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The best photo I took of the dolphins. Apologies for the poor quality; it was very hard to focus because of the dolphins’ and the boat’s movement, plus my eyes were actually on the dolphins.



China links galore- May 13

Chinese influence is spreading across the world, and contrary to what some say, it’s not all negative and in many cases, welcomed and perceived with a sense of optimism. In China’s Himalayan neighbor Nepal, more people are learning Chinese and China is becoming a more important neighbor, which the article tries to give a negative angle by highlighting that this worries India. In Uganda in East Africa, a former government minister runs a community library to help inform people about China, while speaking about the ways Chinese investment is helping her country, such as in the fishing and aquafarming industries.

It’s been five years since the massive 2008 earthquake in Sichuan (with a bad one having struck again just a few weeks ago), and this BBC feature shows just how destructive it was. It was one of the costliest earthquakes and forced the most people in history to be displaced.

This is a nice piece about two budding teen basketball giants, one from China, and one from India! It’d be easy to want to guess that this Chinese guy can be the next Yao Ming, but it’s premature and unfair to do that. Also, there’ve been other big Chinese ballers like Wang Zhizhi and Yi Jianlian who’ve played in the NBA and had modest careers. Yao Ming was special and his solitary success among Chinese NBA players proves that size by itself is no guarantee. I wish this kid the best though he better bulk up, like his Indian counterpart.

Take a look and listen of the punk music scene in Beijing at the Guardian. A bunch of youngsters talk about why punk is so appealing, sounding similar to other youths around the world living with a lot of stress, angst and rebellion. Beijing is one of the main music scenes in China, and it’s encouraging to see different types of music growing there.

Moving from music to art, this article looks at how Chinese artists are trying to boost the visibility and creation of arts. There’s a big hunger for good art, no doubt, but modern Chinese art is still not very famous or popular. With time it’ll change and we’ll all know more modern Chinese painters, sculptors, dancers and so on.

One very famous Chinese artist who many of us do know, recently made a very reasonable personal appeal. Leave me alone, and just let me write, said Mo Yan. His views may disappoint some people, but he’s blunt and honest. He’s not pretending to be a savior of China, much less humanity, as he’s chosen to focus what he can influence, which is his writing.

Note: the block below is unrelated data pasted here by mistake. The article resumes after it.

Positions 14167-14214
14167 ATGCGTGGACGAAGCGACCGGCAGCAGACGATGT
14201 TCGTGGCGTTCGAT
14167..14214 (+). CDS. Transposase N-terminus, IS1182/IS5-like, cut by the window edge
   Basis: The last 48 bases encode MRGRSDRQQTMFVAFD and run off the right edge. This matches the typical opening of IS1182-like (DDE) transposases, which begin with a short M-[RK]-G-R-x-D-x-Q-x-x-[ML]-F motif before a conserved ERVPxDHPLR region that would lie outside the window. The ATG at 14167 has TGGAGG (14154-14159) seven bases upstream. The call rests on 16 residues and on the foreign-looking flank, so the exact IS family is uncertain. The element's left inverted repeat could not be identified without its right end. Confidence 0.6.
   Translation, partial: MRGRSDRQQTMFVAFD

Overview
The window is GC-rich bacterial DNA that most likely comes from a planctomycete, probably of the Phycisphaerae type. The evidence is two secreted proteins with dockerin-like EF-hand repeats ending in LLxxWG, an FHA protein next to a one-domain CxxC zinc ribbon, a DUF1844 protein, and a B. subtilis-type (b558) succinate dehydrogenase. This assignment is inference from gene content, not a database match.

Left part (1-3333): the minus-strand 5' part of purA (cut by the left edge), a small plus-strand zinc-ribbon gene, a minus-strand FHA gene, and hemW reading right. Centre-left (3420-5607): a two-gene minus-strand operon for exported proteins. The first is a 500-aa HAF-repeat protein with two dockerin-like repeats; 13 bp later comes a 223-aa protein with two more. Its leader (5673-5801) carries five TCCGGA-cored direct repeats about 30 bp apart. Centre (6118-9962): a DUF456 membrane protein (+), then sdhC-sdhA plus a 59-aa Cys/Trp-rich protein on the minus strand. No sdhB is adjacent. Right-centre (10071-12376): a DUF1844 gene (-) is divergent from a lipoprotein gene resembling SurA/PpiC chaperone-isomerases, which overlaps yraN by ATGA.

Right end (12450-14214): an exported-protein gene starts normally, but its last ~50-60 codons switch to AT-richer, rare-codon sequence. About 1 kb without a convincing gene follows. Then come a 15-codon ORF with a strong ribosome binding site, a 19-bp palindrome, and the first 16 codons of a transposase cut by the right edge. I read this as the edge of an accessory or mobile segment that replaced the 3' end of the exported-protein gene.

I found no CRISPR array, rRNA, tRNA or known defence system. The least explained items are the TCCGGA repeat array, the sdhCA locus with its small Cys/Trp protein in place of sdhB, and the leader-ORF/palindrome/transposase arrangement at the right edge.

Amazing pics and an even more amazing discovery. This is the remnants of a cityin a lake in Zhejiang province. It’s a fascinating sight, though it seems it was already known when it was flooded (the lake was artificially created from the construction of a dam). It seems a shame that more wasn’t done to preserve its ancient structures and artifacts when it was intact at that time.

Cantonese cuisine is widely known, but it’s not all just dim sum and fried rice, as this article about Guangzhou’s Lychee Bay illustrates. Yet even with a Cantonese heritage, I admit I don’t know about some of these foods but I’ll make sure to try some in future.

The 10 best Chinese cities for expats are headed by Shanghai, no surprise there. Beijing is number two and the rest are all major prosperous cities as well, though Tianjin is a bit of a surprise.

This historic Hangzhou scissors company has been in existence for over 350 years and is still going strong. I think my grandmother even owned a pair, with an all-iron frame, knife-shaped blades, and curved handles.

All’s good for China in London except for …

It’s the start of day 1o of the Olympics and China leads the medals table in both golds and total, just ahead of the USA. China’s had a very good Games so far, especially in swimming which they haven’t traditionally dominated. China’s swimming success was a huge improvement from previous Games, including in Beijing where the men only won one medal. Sun Yang lived up to expectations, winning the 1500 m freestyle to finish with 4 medals, 2 golds, while Ye Shiwen also picked up 2 golds. In badminton, the great Lin Dan won the single’s title again, repeating his success in 2008.

Unfortunately China failed in one major sport, and that is men’s basketball (the women have reached the first knockout round though they just lost heavily to the USA). Despite having Yi Jianlian and Wang Zhizhi (remember him, former Maverick who played in the NBA before Yao Ming?), China lost all their group games so far and have already been eliminated, with one group game remaining. China are the Asian champions but they’ve been outclassed in all their games, losing by 20 points to Australia and 39 to Brazil.